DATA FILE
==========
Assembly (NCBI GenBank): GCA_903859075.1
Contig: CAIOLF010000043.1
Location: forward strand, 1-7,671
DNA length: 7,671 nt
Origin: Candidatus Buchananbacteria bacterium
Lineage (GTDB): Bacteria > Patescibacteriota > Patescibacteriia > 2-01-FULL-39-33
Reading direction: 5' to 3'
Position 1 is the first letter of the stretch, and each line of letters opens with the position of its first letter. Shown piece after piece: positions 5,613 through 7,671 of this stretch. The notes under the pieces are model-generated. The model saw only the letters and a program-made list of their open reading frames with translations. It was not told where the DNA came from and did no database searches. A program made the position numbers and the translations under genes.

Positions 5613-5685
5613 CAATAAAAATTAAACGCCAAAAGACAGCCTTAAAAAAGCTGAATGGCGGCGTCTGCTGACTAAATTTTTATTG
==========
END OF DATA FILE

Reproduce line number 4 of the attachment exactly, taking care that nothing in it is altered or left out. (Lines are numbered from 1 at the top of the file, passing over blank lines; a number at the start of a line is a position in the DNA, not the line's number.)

DNA length: 7,671 nt